Healthy teeth and an attractive smile have long been considered to be desirable. Across every ethnicity, there are many examples of how humans have sought to improve or enhance their appearance. Crooked teeth is definitely not a new phenomenon, with evidence of poorly positioned teeth found in Neanderthal skulls from over 50 000 years ago! Although the clinical skills to predictably correct tooth alignment are far more recent, humans have been attempting to straighten teeth for a very long time! Archaeologists have discovered Egyptian mummies with metal bands around teeth connected by catgut, which appear to be the earliest type of orthodontic braces! Hippocrates provided the first written description of tooth irregularities back in 400 BC.
Orthodontics: The Very First Dental Specialty
Edward Angle (1855-1930) is known as the ‘Father of Orthodontics’. Angle’s original classification of malocclusion (malocclusion literally means ‘bad bite’) from 1899 is still used today. Angle designed many types of orthodontic appliances and is largely credited with evolving orthodontic treatment from a speculative process into an exacting science. Angle firmly believed that due to its complexity, orthodontics required specialist training and he subsequently established the first postgraduate program devoted exclusively to orthodontics. Universities throughout the world have continued this training ever since with graduating specialists now known as orthodontists.
Orthodontic appliances and techniques have greatly improved over the past 100 years. Adhesive and digital 3D technology has further enhanced and refined contemporary clinical practice. Orthodontists certainly look beyond the mere ‘straightness’ of the teeth and are trained to holistically diagnose and treat the mouth as an integral part of the human face. The sleek braces used today are vastly different from the ‘metal bands’ of yesteryear and modern clear aligner treatment can now treat many types of orthodontic problems.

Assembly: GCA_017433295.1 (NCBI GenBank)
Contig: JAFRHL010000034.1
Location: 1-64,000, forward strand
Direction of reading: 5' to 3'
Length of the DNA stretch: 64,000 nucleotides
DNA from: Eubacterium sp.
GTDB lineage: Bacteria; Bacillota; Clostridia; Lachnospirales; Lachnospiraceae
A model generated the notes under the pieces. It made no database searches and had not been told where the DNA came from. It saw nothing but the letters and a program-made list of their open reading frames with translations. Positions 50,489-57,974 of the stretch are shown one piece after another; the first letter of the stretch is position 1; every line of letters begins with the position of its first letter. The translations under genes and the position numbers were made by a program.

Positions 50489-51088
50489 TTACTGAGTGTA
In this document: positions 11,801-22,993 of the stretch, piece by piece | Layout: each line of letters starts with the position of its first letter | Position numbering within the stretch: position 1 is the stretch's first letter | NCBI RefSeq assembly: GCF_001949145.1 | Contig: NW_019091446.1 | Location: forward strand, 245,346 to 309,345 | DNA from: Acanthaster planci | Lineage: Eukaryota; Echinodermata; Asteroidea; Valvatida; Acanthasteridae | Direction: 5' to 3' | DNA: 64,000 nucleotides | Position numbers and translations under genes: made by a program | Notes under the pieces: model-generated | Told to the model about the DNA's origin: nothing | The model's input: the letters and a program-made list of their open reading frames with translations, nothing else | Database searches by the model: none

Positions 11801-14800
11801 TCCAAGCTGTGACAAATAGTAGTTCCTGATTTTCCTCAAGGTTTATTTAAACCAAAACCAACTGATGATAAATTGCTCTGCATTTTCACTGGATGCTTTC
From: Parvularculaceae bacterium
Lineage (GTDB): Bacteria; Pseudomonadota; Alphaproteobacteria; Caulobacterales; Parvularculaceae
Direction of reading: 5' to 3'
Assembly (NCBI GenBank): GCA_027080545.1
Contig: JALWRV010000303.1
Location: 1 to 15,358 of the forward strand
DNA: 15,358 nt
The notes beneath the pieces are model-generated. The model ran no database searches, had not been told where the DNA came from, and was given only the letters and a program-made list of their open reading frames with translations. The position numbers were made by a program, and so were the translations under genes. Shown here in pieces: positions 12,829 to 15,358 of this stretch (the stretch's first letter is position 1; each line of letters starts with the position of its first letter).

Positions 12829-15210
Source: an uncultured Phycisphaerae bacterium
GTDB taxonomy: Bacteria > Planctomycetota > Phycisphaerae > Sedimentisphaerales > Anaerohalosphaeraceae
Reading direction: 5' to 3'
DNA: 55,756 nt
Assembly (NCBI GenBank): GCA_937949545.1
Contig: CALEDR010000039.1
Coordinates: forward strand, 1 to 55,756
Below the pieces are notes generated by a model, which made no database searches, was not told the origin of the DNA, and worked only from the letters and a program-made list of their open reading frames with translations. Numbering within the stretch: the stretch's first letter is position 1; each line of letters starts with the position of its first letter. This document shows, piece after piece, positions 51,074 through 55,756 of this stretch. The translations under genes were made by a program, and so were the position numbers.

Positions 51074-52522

The Future of Orthodontics
All orthodontists have completed peer-reviewed scientific research as part of their full-time specialist training at university. These orthodontic research projects continue to increase the knowledge base in molecular and biomaterial science, genetics, engineering and human growth and development. In turn, this advancing knowledge will continue to improve the efficiency, delivery and effectiveness of orthodontic treatment.
Although modern technology has reduced the technical difficulty of providing orthodontic treatment, a correct and accurate diagnosis remains essential to provide an excellent treatment outcome.
A computer or 3D scanning device will never replace the complex reasoning skills of a human brain or the empathy of a caring clinician.
History has demonstrated that orthodontics is deserving of its own dedicated specialist training program.
A specialist orthodontist has the knowledge, clinical expertise and commitment to life-long education to provide the best orthodontic treatment for their patients.
In the words of the great Confucius: “Study the past if you would determine the future.”
Desmond Ong is currently a Clinical Academic in Orthodontics at the University of Queensland and an Orthodontist at Townsville Orthodontic Specialists.
Desmond has published over 15 clinical articles in various dental journals and is regularly invited to present his research and clinical lectures at national and international conferences.
Townsville Orthodontic Specialists
17 Martinez Avenue, West End, Townsville